San Juan County staff and residents are brainstorming local ways to protect orcas, just as a new report predicts their possible demise within a century.
According to a study, released in October in the journal Scientific Reports, there is a 25 percent chance the local orcas, known as Southern resident killer whales, will disappear in 100 years.
That is, unless their main food source of Chinook salmon increases, while vessel noise decreases to allow them to locate that food. Orcas find food by listening to underwater vibrations reflecting against objects.
Possible solutions against these known threats were discussed at a workshop, sponsored by the San Juan County Marine Resources Committee and Public Works on Friday, Oct. 27 at Brickworks. Another workshop was held two days later in the same location, sponsored by a group of local whale researchers and advocates called CALF, which stands for Community Action Look Forward.
Both workshops’ goal: find solutions that can be done locally.
“This isn’t about pointing fingers,” said San Juan County Environmental Resources Manager Kendra Smith, who coordinated the county meeting and attended both. “It’s about individual action we can do right now.”
The urgency comes from 2016 population counts, putting the local orcas at their lowest numbers in decades at 78. In the 90s there were close to 100.
At the Oct. 27 meeting, about 100 stakeholders in the protection of the whales were invited by county staff to attend a roughly three-hour workshop. This included representatives from local, state and federal government agencies, whale watch companies and individuals who support orca protection. Staff prepared solutions gathered from roughly 450 responders of an online county survey on orca protection. Attendees edited the solutions and added more.
The most popular possible solutions included:
• Implementing lower speeds in county waters for all boats during the summer to lower vessel noise.
• Encouraging fisheries managers to reduce Chinook harvest in the county.
• Protecting local Chinook forage fish habitats.
• Limiting the number of whale watch boat permits in the summer and promoting land-based whale watching to limit invasive interactions.
• Banning the use of toxic fertilizers and pesticides in the county, which run off into the ocean.
• Charging an extra fee for whale watch boat customers and using funds for orca recovery.
About a third of the attendees from the county meeting made it to the public CALF workshop, as well as about 40 additional participants. CALF attendees discussed similar issues, like how to prevent pollutants in island stormwater drains from reaching the orcas’ waters, as well as promoting products, like household cleaners, that are safe for orcas if they end up in the ocean.
Both groups also considered the possibility of expanding a federal overfishing act to include an annual Chinook quota for the orcas. The 1976 Magnuson-Stevens Fishery Conservation and Management Act sets aside fish for commercial and recreational fishers and tribes, but not orcas, said CALF workshop facilitator Deborah Giles, Ph.d. County government and residents could encourage the federal government to change the legislation.
“We, as whale advocates, are wanting to talk to the fishing community and the tribal communities to open a dialogue about the importance of recovery of the salmon for them and the whales,” said Giles, a researcher and lecturer at the University of Washington Friday Harbor Labs.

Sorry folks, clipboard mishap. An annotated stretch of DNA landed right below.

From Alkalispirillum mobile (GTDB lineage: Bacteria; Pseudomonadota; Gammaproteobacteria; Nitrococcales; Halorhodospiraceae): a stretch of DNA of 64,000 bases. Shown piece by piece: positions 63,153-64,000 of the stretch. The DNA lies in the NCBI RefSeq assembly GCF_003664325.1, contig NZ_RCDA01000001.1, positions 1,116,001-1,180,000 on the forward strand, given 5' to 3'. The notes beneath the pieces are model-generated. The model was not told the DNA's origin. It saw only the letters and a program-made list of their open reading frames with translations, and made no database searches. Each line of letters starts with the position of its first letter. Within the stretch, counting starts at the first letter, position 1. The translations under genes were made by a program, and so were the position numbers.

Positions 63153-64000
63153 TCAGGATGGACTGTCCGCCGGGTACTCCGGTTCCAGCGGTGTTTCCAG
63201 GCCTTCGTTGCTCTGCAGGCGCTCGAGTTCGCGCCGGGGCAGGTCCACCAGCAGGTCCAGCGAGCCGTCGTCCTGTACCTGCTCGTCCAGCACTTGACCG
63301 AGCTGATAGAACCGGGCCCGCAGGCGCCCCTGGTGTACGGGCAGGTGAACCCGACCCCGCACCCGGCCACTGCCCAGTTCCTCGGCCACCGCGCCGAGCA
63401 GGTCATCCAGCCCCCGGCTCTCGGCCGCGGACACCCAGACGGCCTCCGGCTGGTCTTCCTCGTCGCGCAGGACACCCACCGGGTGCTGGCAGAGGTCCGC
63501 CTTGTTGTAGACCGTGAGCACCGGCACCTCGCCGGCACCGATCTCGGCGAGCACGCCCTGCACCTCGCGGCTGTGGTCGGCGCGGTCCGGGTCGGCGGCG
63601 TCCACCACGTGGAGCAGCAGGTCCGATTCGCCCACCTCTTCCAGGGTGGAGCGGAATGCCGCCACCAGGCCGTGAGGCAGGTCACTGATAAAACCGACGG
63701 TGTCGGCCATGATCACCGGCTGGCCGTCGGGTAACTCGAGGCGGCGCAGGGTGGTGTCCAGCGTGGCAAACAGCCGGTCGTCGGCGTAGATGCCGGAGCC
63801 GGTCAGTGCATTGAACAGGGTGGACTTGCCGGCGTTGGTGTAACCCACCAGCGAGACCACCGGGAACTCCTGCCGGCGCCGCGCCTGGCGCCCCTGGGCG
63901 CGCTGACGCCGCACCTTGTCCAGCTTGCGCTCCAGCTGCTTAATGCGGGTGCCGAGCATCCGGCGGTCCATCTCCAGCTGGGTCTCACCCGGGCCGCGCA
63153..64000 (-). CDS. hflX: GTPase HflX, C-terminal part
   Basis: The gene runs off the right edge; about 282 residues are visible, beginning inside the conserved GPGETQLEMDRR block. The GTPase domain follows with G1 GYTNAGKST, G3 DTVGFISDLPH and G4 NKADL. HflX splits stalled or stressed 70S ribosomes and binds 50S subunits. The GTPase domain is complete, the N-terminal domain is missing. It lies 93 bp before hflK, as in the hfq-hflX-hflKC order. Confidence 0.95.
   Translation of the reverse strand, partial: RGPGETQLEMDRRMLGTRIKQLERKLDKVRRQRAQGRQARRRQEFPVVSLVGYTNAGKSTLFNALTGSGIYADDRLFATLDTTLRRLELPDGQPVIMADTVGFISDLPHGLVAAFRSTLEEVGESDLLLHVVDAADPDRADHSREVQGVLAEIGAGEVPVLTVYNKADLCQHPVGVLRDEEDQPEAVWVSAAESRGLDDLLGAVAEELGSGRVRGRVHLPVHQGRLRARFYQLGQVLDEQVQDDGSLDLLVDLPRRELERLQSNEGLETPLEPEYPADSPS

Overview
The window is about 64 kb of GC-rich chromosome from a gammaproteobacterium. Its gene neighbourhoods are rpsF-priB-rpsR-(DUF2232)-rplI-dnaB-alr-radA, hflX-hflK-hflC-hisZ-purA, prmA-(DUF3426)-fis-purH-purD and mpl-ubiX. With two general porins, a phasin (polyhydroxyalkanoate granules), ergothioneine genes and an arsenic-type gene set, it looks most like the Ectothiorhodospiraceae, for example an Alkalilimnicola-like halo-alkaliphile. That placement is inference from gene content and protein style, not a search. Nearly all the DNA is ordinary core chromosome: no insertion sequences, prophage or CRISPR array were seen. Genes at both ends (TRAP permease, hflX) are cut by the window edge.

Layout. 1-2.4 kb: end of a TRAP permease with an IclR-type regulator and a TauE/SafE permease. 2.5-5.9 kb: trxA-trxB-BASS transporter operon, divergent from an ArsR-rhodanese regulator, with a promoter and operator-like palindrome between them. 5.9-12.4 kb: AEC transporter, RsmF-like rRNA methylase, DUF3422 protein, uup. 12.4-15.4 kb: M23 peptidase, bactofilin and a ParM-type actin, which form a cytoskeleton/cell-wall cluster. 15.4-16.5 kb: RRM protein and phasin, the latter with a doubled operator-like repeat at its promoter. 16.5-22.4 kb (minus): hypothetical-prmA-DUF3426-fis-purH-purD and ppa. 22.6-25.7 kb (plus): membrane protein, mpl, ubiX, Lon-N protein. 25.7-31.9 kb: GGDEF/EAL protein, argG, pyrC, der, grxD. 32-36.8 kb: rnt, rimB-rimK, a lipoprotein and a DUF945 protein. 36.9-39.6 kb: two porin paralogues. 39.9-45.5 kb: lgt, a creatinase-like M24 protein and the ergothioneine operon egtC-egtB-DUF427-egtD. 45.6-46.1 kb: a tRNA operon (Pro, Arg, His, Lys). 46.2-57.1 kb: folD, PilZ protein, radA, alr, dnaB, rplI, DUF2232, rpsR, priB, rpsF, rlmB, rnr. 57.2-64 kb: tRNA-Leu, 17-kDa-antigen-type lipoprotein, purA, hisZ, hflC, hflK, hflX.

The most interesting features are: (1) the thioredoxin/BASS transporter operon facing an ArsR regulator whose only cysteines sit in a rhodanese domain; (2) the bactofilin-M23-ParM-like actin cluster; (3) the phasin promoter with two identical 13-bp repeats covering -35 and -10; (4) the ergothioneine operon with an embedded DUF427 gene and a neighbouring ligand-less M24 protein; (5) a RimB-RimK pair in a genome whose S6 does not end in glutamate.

Southern resident killer whales mainly eat Chinook, as opposed to other salmon or mammals, like similar species eat. Chinook from the Columbia River, as well as Southern resident killer whales, have been listed under the Endangered Species Act since 2005.
Despite their endangered status, reform can often take time. The National Oceanic and Atmospheric Administration staff have been working on a petition to extend the whale’s critical habitat off the coast of Washington to California since 2014. Michael Milstein, a media representative with NOAA’s West Coast Region said a proposal for the extension may be released next year, but there are no definite dates as to when changes will be made.
That is the federal agency’s main focus, he said, not the late 2016 petition to ban motorized vessels along the entire west side of San Juan Island, where orcas often feed.
“We have set this petition aside for a moment while we finish the critical habitat process,” said Milstein.
Yet, the study published in Scientific Reports — with contributions by locals Ken Balcomb, founder of the Center for Whale Research, and Giles, who worked with the center — states a clear solution to orca deaths.
The study concludes that 30 percent more Chinook is needed, than today’s average counts, to maintain the species. If vessels noise decreases by half, then 15 percent more is needed. So what’s the holdup? While government bureaucracy accounts for some stalls, Smith also noted that a century’s deadline can be difficult to visualize.
“I think its a challenge in our culture to consider the impact of our actions today on seven generations ahead,” she said. “Change is hard, and it will likely require adjusting our lifestyle and livelihoods for the benefit of other species. I certainly don’t want to be part of the generation that stood on the sidelines.”
Smith and her department’s staff will compile a report of the county workshop solutions to present to the county council by mid-December. CALF members plan to hold a workshop in Victoria with fishing communities to discuss the Magnuson-Stevens Act in the upcoming months. To receive CALF workshop updates, email Giles at firstname.lastname@example.org.
Read the study, published in Scientific Reports, below.
“Evaluating anthropogenic threats to endangered killer whales to inform effective recovery plans”